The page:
Gigabyte's been autograph hunting with signatures from Jen-Hsun, Pat, and Lisa for some of its GPUs and motherboards

Bespoke, top-end PC components often have some things in common. Wallet-crushing prices, for one, but also things like massive overclocking headroom, a mountain of ports and connectivity, or a unique colour scheme. At Computex 2024, Gigabyte went one better, though, and rounded up the CEOs of AMD, Intel, and Nvidia and got them to add their signatures to some of its latest motherboards and graphics cards.

AMD's Dr Lisa Su added her autograph to a TRX50 AI TOP, a motherboard for the latest Threadripper 7000-series workstation processors. As this is a brand-new model, there are yet to be retail prices for it, but given the basic TRX50 Aero sells for $560 on Amazon, this one will be a fair bit more expensive. Add Dr Su's signature and…well…I don't think you could stick a simple price to something like that.

A similar motherboard was given to Intel's Pat Gelsinger to sign, specifically a Z790 Aorus Extreme X Ice. Again, you can't buy one of these right now, but there are some online prices for the limited edition board—over on AWD-IT, you can pre-order it for a mere £1,600. Pat's moniker probably adds another zero on the end of that figure, if it were ever to be sold.

Lastly, Nvidia's Jen-Hsun Huang was handed a GeForce RTX 4080 Super Extreme Ice graphics card to autograph and just like the Extreme X Ice motherboard, it's not available yet. If the thought of having titanium flakes, a 99% gold plaque, and a built-in LCD panel in a graphics card is floating your boat, then you can pre-order one on AWD-IT for £1,800.

Naturally, one wouldn't expect Gigabyte to use its cheapest products for the autographs, though it would have been funny to see them sign off ultra-cheap, entry-level models. You could just picture Jen-Hsun's face as he tries to fit his signature on a Gigabyte GT 1030 Silent LP.

At the moment, it's not clear what will happen with these unique pieces of hardware. Gigabyte may choose to auction them off, handing the funds raised over to some charities of its choice, or they could just end up sitting in glass display cases in Gigabyte's main office.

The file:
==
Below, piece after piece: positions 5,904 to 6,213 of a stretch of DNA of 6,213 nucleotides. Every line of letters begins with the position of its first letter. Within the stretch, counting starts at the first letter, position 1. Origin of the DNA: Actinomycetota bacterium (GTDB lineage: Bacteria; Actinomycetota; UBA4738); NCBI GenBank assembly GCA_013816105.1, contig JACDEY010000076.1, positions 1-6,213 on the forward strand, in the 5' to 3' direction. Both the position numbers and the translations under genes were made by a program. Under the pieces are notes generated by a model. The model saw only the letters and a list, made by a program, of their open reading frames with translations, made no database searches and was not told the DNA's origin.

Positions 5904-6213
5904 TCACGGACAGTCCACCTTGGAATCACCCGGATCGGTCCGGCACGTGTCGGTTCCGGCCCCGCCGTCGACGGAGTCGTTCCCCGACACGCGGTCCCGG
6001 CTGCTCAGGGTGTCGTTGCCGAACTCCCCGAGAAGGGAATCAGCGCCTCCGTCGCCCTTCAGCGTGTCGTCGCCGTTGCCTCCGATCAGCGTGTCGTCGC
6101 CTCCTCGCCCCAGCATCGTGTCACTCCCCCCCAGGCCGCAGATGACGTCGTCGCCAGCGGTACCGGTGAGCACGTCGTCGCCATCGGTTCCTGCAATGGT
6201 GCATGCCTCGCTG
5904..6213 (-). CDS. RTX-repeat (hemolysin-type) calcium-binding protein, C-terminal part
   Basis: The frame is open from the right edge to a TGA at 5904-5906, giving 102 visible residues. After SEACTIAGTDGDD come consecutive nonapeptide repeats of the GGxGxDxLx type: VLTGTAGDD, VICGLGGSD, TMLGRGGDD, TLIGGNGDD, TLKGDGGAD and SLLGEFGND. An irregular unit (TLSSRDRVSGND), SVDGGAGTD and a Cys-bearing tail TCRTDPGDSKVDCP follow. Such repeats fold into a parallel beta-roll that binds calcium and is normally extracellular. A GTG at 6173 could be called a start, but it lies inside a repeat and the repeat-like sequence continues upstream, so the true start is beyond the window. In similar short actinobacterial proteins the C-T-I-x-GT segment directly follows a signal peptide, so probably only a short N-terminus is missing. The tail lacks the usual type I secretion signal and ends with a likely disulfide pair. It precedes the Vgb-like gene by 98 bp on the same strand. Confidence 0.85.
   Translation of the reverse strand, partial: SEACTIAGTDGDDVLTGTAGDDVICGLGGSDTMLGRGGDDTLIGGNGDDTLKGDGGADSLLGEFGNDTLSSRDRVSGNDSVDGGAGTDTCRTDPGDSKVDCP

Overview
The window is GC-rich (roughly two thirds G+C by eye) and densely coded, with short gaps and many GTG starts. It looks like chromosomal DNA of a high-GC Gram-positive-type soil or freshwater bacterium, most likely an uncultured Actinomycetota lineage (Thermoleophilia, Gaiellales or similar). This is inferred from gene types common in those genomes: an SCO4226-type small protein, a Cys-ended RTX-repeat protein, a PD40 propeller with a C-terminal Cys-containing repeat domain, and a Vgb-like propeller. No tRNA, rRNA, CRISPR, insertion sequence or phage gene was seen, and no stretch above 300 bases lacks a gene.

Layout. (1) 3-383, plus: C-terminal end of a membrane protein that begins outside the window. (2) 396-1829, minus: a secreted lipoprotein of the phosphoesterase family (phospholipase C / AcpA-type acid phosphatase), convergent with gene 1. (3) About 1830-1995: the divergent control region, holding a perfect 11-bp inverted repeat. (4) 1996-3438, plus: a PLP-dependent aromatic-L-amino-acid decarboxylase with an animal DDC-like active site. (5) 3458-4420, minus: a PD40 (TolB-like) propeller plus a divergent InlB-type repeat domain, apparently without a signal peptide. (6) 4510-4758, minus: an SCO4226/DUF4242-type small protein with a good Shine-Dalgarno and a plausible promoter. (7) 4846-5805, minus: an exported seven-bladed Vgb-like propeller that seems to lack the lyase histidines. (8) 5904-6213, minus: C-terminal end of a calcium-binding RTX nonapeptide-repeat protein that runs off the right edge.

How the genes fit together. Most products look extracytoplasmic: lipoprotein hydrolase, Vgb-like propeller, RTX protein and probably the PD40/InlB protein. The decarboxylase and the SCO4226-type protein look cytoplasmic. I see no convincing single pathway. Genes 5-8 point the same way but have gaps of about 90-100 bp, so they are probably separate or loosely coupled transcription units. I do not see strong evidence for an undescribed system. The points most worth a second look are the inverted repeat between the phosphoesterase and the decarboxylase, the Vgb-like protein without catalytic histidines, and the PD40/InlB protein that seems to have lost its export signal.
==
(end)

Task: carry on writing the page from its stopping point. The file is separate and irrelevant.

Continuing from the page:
I really hope it's the former because although I'd never recommend them as being worth buying, they'd be snapped up by suitably wealthy collectors and the money raised would make a nice present for any charity.

If we learn what Gigabyte decides to do with the motherboards and graphics card, we'll let you know.


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Computex 2024: We're on the ground at Taiwan's biggest tech show to see what Nvidia, AMD, Intel, Asus, Gigabyte, MSI and more have to show.

Nick Evanson
Hardware Writer

Nick, gaming, and computers all first met in 1981, with the love affair starting on a Sinclair ZX81 in kit form and a book on ZX Basic. He ended up becoming a physics and IT teacher, but by the late 1990s decided it was time to cut his teeth writing for a long defunct UK tech site. He went on to do the same at Madonion, helping to write the help files for 3DMark and PCMark. After a short stint working at, Nick joined Futuremark (MadOnion rebranded) full-time, as editor-in-chief for its gaming and hardware section, YouGamers. After the site shutdown, he became an engineering and computing lecturer for many years, but missed the writing bug. Cue four years at and over 100 long articles on anything and everything. He freely admits to being far too obsessed with GPUs and open world grindy RPGs, but who isn't these days?